Dr. D.C. McDuffie III was in third grade in 1956 when his family became members of Herman Presbyterian Church in Rock Hill.
The McDuffies, who became Protestants for the first time, were one of many local African-American families who would fill the church pews every Sunday in a place where everybody knew everybody. Some were school and community leaders who served as mentors to the children in the church, McDuffie said.
"The church was like an extension of the community family," McDuffie said. "When I went to church, these were people that were part of my family. You knew they cared about you, and they loved you."
McDuffie and many others say that kind of relationship exists today among the faithful members of the Presbyterian church. From 9 a.m. to 1 p.m. Saturday, Providence Presbytery churches will gather and take a trip down memory lane during a program called "Celebrating 200 Years of African American Presbyterianism: Caring for Heart, Body and Soul for 200 years." It will be held at First Presbyterian Church, 234 E. Main St. in Rock Hill.
The event, hosted by the Racial Ethnic Concerns Committee of Providence Presbytery, includes a worship celebration to highlight the accomplishments and challenges of African-American congregations in the Presbyterian church. A keynote address will be delivered by Dr. Franklin Colclough, and a mass choir of members from the presbytery will perform.
Two workshops sponsored by the National Kidney Foundation of South Carolina will be held to introduce its new Kidney Reach educational program for medical professionals and for the general public to discuss prevention, early detection and management of chronic kidney disease. A reception will follow.
Providence Presbytery is made up of 58 churches in York, Chester, Lancaster, Kershaw and Union counties. Only eight of the Presbyterian churches, including Carmel in Chester, Herman in Rock Hill, Pleasant Grove in Filbert and Pleasant Ridge in Lancaster, consist of primarily African-Americans. Former members of two other local churches that are no longer open, Blue Branch and Mount Tabor, will be part of the celebration.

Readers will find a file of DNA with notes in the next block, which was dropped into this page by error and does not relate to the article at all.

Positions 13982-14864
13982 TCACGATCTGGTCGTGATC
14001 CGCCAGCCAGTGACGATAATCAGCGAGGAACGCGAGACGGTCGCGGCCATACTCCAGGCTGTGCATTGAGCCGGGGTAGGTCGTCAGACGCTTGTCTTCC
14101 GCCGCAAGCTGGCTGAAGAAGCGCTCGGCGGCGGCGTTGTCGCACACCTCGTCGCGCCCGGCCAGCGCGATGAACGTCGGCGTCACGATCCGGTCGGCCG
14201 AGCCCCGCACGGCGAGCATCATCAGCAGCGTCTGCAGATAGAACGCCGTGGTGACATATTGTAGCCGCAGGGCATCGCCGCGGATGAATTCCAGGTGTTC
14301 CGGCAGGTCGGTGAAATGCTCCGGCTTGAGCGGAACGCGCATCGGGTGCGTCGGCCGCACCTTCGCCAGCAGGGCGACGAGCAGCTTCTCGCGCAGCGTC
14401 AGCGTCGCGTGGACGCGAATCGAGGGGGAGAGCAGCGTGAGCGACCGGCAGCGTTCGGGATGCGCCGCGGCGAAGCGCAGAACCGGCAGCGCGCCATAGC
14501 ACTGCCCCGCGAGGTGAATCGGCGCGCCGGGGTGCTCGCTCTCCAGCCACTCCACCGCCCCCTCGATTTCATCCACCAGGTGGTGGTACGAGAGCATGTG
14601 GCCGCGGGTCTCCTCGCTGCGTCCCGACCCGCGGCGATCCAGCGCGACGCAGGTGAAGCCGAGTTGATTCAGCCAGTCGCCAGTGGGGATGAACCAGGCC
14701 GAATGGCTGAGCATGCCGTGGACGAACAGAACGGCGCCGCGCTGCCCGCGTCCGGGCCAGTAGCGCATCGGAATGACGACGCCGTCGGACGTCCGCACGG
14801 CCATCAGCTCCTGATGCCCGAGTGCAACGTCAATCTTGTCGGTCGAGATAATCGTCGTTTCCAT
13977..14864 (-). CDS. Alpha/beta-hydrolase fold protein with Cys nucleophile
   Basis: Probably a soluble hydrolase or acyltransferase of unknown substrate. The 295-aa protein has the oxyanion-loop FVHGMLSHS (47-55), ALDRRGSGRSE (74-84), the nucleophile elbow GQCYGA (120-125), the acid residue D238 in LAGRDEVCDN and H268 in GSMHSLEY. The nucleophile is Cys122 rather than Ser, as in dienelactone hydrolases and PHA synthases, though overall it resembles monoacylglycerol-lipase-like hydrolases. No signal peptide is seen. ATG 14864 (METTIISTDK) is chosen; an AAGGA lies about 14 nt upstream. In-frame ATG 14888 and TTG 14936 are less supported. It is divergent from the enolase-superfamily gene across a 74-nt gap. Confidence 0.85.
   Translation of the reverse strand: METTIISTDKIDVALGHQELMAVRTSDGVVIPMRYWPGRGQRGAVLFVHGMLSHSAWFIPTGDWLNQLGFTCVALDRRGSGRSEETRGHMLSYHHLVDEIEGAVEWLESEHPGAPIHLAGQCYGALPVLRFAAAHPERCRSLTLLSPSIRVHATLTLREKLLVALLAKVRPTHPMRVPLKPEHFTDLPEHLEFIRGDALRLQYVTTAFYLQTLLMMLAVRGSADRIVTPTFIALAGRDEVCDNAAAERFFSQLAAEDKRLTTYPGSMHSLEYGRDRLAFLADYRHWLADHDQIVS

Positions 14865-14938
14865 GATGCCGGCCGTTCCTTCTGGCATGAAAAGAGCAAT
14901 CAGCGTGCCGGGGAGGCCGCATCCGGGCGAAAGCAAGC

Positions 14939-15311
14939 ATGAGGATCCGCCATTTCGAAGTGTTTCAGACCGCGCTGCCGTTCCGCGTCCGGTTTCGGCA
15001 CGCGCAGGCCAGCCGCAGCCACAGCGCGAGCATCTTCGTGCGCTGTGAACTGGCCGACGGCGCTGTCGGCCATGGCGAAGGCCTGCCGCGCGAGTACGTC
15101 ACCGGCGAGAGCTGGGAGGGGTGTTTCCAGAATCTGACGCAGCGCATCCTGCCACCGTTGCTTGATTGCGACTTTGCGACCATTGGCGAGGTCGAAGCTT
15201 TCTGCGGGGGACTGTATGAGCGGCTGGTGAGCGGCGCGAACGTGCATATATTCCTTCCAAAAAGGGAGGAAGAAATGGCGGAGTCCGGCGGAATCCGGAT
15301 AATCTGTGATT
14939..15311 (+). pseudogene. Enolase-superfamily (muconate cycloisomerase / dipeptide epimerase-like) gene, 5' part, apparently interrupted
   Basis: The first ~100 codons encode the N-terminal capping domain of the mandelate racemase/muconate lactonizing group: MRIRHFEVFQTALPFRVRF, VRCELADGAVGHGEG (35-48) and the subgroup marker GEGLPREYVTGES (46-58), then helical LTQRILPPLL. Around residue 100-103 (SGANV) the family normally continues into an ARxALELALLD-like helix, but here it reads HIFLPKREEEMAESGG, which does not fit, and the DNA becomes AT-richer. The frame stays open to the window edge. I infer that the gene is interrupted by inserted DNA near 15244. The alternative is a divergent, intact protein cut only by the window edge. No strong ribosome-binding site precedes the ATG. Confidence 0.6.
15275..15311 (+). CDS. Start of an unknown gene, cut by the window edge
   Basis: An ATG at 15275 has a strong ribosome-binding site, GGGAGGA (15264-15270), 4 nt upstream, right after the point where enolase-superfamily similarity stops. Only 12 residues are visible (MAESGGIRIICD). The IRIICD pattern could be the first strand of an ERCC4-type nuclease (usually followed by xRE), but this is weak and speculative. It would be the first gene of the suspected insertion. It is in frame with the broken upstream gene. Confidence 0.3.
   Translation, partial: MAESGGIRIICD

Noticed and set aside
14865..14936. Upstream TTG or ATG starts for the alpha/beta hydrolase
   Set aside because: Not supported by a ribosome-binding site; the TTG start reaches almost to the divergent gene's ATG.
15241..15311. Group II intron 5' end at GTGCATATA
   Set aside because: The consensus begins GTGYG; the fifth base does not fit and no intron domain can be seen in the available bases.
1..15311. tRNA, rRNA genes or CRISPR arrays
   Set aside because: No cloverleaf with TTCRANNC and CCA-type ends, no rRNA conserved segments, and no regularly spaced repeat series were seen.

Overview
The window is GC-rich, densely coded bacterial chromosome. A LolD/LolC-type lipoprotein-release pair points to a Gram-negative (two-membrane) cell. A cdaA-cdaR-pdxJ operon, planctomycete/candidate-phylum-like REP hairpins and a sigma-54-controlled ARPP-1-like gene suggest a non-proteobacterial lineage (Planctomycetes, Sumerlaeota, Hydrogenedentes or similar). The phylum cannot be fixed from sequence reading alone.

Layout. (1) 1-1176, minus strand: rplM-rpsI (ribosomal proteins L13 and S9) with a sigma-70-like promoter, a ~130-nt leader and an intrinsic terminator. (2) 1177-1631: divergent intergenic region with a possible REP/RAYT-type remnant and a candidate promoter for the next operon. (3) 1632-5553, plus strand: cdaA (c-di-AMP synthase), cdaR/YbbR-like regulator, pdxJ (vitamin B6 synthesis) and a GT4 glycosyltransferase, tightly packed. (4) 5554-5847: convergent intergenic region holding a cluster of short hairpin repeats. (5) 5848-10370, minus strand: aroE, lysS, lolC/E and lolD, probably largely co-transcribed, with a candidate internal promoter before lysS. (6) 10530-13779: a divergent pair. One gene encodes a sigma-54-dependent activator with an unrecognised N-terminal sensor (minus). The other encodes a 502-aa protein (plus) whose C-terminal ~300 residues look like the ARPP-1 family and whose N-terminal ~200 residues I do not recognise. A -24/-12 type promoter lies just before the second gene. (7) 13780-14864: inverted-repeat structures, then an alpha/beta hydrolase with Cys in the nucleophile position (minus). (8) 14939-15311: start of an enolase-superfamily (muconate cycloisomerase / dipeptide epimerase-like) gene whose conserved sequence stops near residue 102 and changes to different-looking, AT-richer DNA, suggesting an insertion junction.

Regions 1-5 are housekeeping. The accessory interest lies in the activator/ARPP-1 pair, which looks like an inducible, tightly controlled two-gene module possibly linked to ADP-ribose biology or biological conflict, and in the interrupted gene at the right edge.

State Rep. Bessie Moody-Lawrence, who was born into Carmel Presbyterian Church and is now a member of Herman, said her family's name is still on the windows of the church. Her uncle, the late Rev. Dr. Tommy Ayers, served as the church's pastor and at other African-American Presbyterian churches in the state.
Moody-Lawrence grew up in the Presbyterian Church during segregation. When the churches integrated, the change wasn't difficult because the churches were already meeting with one another, she said.
"I don't think there was such an emphasis placed on race," Moody-Lawrence said. "It was just people accepting people in a Christian way. A kind and loving way."
During Saturday's celebration, Vivian Ayers Allen, a member of Carmel and Moody-Lawrence's sister, will give a short presentation on work she recently uncovered while researching Carmel and the Brainerd Institute's history.
Allen was a member of Brainerd's last graduating class. It was a school for blacks in Chester founded by the Board of Missions for Freedmen of the Presbyterian Church in 1866. It closed in the late 1930s. Ayers and her daughters, actresses Debbie Allen and Phylicia Rashad, are working to restore Brainerd into a cultural and educational center.
• What: "A Celebration of 200 Years of African American Presbyterianism: Caring for Heart, Body and Soul for 200 years."
• When: 9 a.m. to 1 p.m. Saturday
• Where: First Presbyterian Church, 234 E. Main St., Rock Hill.
• Details: During the celebration, the National Kidney Foundation of South Carolina will be there to launch its newest program, Kidney Reach. Workshops for the medical profession and the public will be offered to discuss prevention, early detection and management of chronic kidney disease. For details, call Cheryl McCullough, (803) 799-3780 or e-mail ornkfsc.faithbasedinitiative@ gmail.com, or Dorothy Killian, (803) 328-6269 or firstname.lastname@example.org.